SAU welcomes four to the Education Leadership Hall of Fame | News

Four regional educators were inducted into Southern Arkansas University’s Third Annual Educational Leadership Hall of Fame on Tuesday, March 12, 2019.

The 2019 Education Leadership Hall of Fame inductees included: Opal Anderson, Director of Federal Programs and Lafayette County Schools Curriculum; Dr. Bobby Hart, superintendent of the Hope Public School District in Hope, Arkansas; Susan Nelson, principal of Horatio Elementary School in Horatio, Arkansas, and Jay Wylie, principal of Paul Pewitt High School in Omaha, Texas.

Also at the event, the Excellence in Educational Leadership Award was presented to Steve and Deborah Nipper of Magnolia, Arkansas. This award is given to a member of the SAU faculty, staff, or community who has contributed to and supported educational leadership.

Beth Anne Rankin, Associate Director of Development at SAU, welcomed the audience and Dr. Ivy Pfeffer, Deputy Commissioner of the Arkansas Department of Education, delivered the keynote address. Dr. Connie Wilson, assistant professor and director of the educational administration and supervision program at SAU, introduced the guests. Cait Light, Miss SAU 2019, helped induct educators with Rankin and Dr. David Lanoue, provost and vice president for academic affairs.

Rankin said the event celebrates leaders, those who “turn vision into reality in our schools. If you inspire others, you are a leader.

Pfeffer told the audience that there are 71,000 public school employees in the state “who have a daily impact on our students, in schools and in our communities. That’s why we need to make sure that leadership stays at the top of the list.

In receiving the Excellence in Leadership Award, Deborah Nipper, who taught for 37 years at Magnolia Schools, praised the tremendous work done by SAU’s College of Education. “Thank you for making a difference in the lives of students every day.”

Retired bank president and current Magnolia City Council member Steve Nipper also praised the WCC, noting that plans for a new building for the College “fit in nicely” with the growth. campus overall.

He reminded the audience that SAU is an “economic engine for Columbia County.”

During her induction into the Education Leadership Hall of Fame, Anderson thanked SAU faculty and staff for providing her with the resources she needed to become a successful leader. “My education here is second to none. Our teachers wanted us to apply our skills and knowledge so that we could learn from each other.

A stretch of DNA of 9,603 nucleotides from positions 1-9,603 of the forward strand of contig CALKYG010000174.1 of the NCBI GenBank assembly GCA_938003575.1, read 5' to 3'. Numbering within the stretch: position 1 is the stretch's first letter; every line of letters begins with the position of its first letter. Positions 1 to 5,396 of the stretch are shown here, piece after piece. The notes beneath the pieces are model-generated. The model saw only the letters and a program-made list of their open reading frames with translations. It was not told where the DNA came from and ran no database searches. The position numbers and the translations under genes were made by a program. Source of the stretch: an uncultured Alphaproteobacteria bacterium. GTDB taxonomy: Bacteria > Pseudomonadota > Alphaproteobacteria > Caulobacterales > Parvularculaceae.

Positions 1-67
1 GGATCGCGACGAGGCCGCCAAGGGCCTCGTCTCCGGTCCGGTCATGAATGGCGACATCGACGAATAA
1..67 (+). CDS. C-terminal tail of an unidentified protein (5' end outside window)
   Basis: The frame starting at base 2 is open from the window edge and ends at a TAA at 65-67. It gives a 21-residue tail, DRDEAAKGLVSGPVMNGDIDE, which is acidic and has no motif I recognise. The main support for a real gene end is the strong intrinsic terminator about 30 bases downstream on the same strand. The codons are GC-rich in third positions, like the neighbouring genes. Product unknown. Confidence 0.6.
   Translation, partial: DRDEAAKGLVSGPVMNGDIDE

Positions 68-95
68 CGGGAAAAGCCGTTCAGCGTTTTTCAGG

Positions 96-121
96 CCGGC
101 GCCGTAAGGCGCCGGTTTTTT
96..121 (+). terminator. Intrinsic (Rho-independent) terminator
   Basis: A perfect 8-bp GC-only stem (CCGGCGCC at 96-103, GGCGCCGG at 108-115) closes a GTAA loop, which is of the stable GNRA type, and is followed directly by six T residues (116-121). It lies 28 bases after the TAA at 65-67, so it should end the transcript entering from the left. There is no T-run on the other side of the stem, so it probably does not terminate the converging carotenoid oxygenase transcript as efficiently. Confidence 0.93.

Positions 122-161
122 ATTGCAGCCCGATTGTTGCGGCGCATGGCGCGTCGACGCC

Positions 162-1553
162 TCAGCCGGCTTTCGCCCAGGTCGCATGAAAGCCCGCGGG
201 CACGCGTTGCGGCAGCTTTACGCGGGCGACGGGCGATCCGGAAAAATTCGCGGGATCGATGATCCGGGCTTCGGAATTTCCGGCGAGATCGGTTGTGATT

Anderson earned his Masters in Reading, Building-Level License, Curriculum Specialist, and District-Level License from SAU. She has been involved in education for 31 years and is a board member of the Arkansas Association of School Personnel Administrators, the Arkansas Association of Curriculum Development, the Arkansas Association of Curriculum and Instruction, and the Association of Directors 2A/3A. His awards include the U.S. Army G4 Achievement Medallion, Office of the Secretary of Defense Patriotic Employer Award for Guard and Reserve Employer Support, and Educator Award. Superior Rose of Sharon Masonic Lodge No. 100.

During his induction, Hart said he was an example of a student in difficult circumstances who achieved success through his education. “You have no idea what you do as educators for children in free and reduced-fee homes,” Hart said in a moving address.

Hart has served as superintendent of Hope Schools since 2012. He completed his district-level licensing program at SAU. Previously, he was a coach and teacher at Clarendon High School, Van-Cove High School and Augusta High School. At Clarendon and Augusta he was athletic director and head football coach.

Nelson thanked her faculty and staff at Horatio and praised her experience at SAU, where she earned her bachelor’s and master’s degrees. She leads many initiatives to enrich the lives of her students. Horatio Elementary has a three-year trend for improved student attendance and is in the final stages of School of Innovation designation. She is in her third year as Senior Director of Leadership Quest for DeQueen-Mena ESC.

Wylie, during his induction, said leadership “emphasizes the importance of relationships” in schools. Leaders “look for people who want to grow and foster that growth.”

Wylie earned his bachelor’s and master’s degrees at SAU, where he was an active and outstanding leader. He has served as resident assistant, director of a dormitory, and president of the Student Government Association. He also received the prestigious Vice President’s Award, given to the most outstanding student leader on campus.

Janice G. Ball